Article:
Go for the old
From Monkey Bar to Minetta Tavern, revivalist restaurants are taking over.
Thu Apr 30 2009
Photograph: Time & Life Pictures/Getty Images
At 5:45 on a recent Thursday evening, Minetta Tavern was all but empty. Waitresses in short black dresses and anachronistic white aprons fiddled with their hems, while busboys swooped in to top off already full water glasses. Fifteen minutes later, it was another story. The wood-paneled dining room was packed with well-shod young things who had undoubtedly never experienced the storied 72-year-old restaurant's earlier incarnation—a low-key neighborhood place synonymous with writers, booze and middling Italian food.
Minetta's patrons weren't there for a history lesson. They'd gone to be transported into a refurbished fantasy where comfort food was served with the illusory reassurance of a simpler time, when restaurants came with murals and it was acceptable to drink Scotch throughout a three-course meal.
The Minetta Tavern may be just a demonstration of Keith McNally's genius for stagecraft, but it's in good company. Since last November, when the meticulously restored Oak Room premiered at the Plaza, revived restaurants have been popping up like crocuses: In January, the Patina Group reopened La Fonda del Sol, Joe Baum's legendary 1960s Spanish theme restaurant; and last month, Graydon Carter—who in late 2006 brought us the new, doorman-equipped version of the Waverly Inn—unveiled the latest edition of Monkey Bar, the Hotel Elysee's landmark 1930s restaurant and bar.
Old is new again. Or more specifically, what's new is an idealized vision of the old: the past, polished to a high sheen.
Should we blame the recession (who hasn't?) for this apparent craving for nostalgia? Is this merely another manifestation of the craze for affected "authenticity" that fuels the speakeasy trend and taxidermied restaurants like Freemans and its knockoffs? Or are these nods to a clubby past a middle finger pointed to the Value Meal mind-set that has gripped the city's restaurant scene and spawned a thousand sandwich shops?
For Nick Valenti, the CEO of the Patina Group, the answer does not lie in nostalgia. When his company decided to resurrect La Fonda del Sol, which, as one of the country's earliest "theme" restaurants, became a sensation when it opened in the Time-Life building in 1960, thanks to its then-novel Pan-Latin menu and exuberant Alexander Girard--designed interiors, Valenti knew better than to try to turn it into a Mad Men--and-martini theme park.
"In many ways, it's a revival in name only," Valenti says. He did want to maintain the bold lines and colors that defined the original La Fonda del Sol's design scheme, and the Spanish cuisine has found a descendant in Josh DeChellis's tapas-heavy menu. Otherwise, he "had no illusion of bringing back a storied restaurant, because it existed so long ago that the heart of today's market—22-to-45-year-olds—weren't around," reasons Valenti.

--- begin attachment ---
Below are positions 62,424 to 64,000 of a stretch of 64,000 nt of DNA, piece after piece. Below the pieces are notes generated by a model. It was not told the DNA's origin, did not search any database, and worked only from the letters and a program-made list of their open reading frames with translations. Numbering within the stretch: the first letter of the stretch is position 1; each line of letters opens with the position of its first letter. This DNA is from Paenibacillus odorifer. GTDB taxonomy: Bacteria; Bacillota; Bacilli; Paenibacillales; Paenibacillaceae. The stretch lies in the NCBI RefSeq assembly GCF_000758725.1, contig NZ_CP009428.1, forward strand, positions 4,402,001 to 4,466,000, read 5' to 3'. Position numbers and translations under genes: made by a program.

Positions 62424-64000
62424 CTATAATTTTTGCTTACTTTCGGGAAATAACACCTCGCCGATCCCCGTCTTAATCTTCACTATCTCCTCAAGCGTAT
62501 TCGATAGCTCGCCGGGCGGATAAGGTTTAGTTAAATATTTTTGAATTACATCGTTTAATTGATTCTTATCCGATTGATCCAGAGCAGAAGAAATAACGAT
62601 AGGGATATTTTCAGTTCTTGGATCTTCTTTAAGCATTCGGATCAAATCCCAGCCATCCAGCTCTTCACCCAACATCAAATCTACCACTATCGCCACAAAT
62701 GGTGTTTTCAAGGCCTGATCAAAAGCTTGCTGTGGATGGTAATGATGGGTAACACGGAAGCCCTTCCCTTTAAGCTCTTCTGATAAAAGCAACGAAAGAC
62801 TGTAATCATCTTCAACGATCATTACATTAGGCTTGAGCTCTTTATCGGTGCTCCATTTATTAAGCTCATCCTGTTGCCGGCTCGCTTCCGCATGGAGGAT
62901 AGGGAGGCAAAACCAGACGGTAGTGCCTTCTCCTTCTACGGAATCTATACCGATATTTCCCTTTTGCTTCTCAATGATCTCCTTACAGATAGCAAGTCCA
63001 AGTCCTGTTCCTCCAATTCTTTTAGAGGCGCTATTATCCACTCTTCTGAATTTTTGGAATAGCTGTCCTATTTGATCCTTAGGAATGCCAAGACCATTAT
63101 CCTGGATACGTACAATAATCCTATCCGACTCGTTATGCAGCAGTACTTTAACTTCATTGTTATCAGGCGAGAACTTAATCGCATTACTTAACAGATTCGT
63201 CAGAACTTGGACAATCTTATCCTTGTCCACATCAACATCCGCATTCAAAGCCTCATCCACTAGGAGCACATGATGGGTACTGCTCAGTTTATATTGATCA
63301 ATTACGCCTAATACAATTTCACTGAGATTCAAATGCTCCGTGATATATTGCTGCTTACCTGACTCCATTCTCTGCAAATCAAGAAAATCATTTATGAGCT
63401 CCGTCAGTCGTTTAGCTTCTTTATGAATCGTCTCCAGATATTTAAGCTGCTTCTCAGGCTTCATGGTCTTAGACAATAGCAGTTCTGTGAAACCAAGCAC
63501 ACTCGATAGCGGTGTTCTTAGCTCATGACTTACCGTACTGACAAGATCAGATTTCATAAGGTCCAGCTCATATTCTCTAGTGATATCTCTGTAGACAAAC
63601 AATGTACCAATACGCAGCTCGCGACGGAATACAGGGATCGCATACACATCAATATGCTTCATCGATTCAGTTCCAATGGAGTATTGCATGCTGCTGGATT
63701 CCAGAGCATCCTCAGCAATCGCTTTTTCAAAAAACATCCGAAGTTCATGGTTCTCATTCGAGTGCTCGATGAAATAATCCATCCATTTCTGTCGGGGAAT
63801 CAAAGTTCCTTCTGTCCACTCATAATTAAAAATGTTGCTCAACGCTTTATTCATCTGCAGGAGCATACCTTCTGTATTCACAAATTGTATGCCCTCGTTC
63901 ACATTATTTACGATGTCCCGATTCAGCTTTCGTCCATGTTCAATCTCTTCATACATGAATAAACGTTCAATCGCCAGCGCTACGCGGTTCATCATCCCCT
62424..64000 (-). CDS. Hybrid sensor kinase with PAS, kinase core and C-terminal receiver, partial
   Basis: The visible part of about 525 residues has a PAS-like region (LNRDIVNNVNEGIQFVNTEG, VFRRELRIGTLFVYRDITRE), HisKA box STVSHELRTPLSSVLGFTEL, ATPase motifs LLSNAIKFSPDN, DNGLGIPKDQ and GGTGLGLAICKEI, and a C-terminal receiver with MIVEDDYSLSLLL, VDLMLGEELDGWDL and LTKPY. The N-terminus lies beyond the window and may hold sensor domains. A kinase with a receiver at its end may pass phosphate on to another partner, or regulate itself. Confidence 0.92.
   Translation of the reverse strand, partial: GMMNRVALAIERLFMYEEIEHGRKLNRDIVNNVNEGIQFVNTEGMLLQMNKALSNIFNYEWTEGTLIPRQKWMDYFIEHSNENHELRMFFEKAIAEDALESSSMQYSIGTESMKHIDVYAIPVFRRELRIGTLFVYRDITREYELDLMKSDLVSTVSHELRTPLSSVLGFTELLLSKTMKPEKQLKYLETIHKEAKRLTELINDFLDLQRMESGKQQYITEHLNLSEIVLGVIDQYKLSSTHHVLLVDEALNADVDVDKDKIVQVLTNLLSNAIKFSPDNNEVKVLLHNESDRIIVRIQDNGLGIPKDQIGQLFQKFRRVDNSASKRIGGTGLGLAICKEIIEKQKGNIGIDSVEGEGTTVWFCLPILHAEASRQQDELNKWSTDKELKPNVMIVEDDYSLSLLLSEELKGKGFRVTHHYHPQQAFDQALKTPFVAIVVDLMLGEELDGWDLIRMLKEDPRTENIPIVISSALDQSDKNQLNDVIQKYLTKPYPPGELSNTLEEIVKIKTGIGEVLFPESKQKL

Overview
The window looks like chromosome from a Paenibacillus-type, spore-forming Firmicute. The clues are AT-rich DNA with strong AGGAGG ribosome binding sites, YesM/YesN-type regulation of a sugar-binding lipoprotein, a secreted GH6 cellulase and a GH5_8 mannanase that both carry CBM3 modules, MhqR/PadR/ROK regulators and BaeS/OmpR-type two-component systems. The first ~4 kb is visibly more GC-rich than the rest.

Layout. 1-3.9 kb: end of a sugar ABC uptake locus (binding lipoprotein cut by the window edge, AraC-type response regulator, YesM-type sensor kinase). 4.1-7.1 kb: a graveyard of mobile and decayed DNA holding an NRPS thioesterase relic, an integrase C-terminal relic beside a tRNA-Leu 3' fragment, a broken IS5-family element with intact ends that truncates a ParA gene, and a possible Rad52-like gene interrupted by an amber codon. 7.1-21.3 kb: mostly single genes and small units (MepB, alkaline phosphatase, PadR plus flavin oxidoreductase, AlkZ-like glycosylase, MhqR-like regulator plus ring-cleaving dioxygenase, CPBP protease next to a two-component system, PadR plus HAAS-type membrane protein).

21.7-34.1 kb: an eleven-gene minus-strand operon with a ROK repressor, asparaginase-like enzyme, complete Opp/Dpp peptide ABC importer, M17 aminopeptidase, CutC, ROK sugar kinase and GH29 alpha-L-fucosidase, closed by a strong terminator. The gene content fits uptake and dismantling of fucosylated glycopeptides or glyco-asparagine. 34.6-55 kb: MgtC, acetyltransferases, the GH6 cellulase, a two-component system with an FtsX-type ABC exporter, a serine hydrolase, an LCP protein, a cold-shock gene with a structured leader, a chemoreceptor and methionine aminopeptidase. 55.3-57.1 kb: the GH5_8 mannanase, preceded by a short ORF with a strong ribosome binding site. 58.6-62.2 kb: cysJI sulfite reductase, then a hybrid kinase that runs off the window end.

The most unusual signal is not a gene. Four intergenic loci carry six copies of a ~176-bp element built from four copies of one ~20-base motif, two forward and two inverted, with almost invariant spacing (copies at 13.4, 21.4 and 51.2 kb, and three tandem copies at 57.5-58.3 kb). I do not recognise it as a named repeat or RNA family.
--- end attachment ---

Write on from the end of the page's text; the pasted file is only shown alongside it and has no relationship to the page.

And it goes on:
Michael Batterberry, however, has been around long enough to remember the original conceptions of many of these places. The coauthor, with his wife, Ariane, of On the Town in New York, a history of the city's eating and drinking establishments, Batterberry theorizes that the draw of a restaurant like the Minetta Tavern—whose new incarnation he likes very much—can be found less in the return of comfort food ("that's almost as boring as the hemline theory") than in historical precedent. "People look for the things that restaurateurs neglect," he says. "Romance is one of them. [Romance] offers the aura of better times, despite the fact that some of these places were originally associated with the Depression." The Minetta Tavern, Batterberry feels, "preserves the fantasy of what it was when you went to Greenwich Village and wanted to associate with kindred spirits."
For his part, Keith McNally isn't prone to self-reflection about the new Minetta. "My motive is, and has been, always the same," he e-mails: "to build the kind of restaurant that I would want to go to.... I certainly never stop to think about whether the restaurant is striking a 'chord' or whatever, and nor do I think I should. In fact, I don't think anyone should."
While the self-interest and pragmatism that McNally displays play large roles in the building of a restaurant empire, so does understanding the public's desires. And what many restaurateurs grasp is that now, especially, the public desires an escape from reality.
Graydon Carter seems to be okay with that. When asked if he wanted to evoke a particular time or place at Monkey Bar—with its lush murals and menu of somewhat archaic American classics like clams casino and lobster Newburg—he says, via e-mail, that "we hope the room, the service and the food will remind people of a New York when we smoked and drank, maybe just a little too much, and didn't take ourselves too seriously."
One of the more amusing paradoxes inherent in this love for resurrected restaurants: Tastemakers aren't really interested in the old. If they were, they'd be rushing to places like Delmonico's and Le Veau d'Or. Instead, they're responding to the noise made by people discovering a new playground with an old pedigree, particularly one that emits a whiff of exclusivity. Weeks before Monkey Bar officially opened, its dining room layout was breathlessly circulated by bloggers far more interested in how to get the best seat than in the Waldorf salad. And while plenty may argue for the virtues of the food at the Waverly Inn and Freemans, it was their clientele, not the cooking, that put them on the map.
Hard times may inspire a longing for the good old days—whatever those were. But any businessperson knows that the past doesn't pay the bills. Who does Carter want Monkey Bar to appeal to? "People with jobs," he responds. And there's nothing sepia-toned about that.
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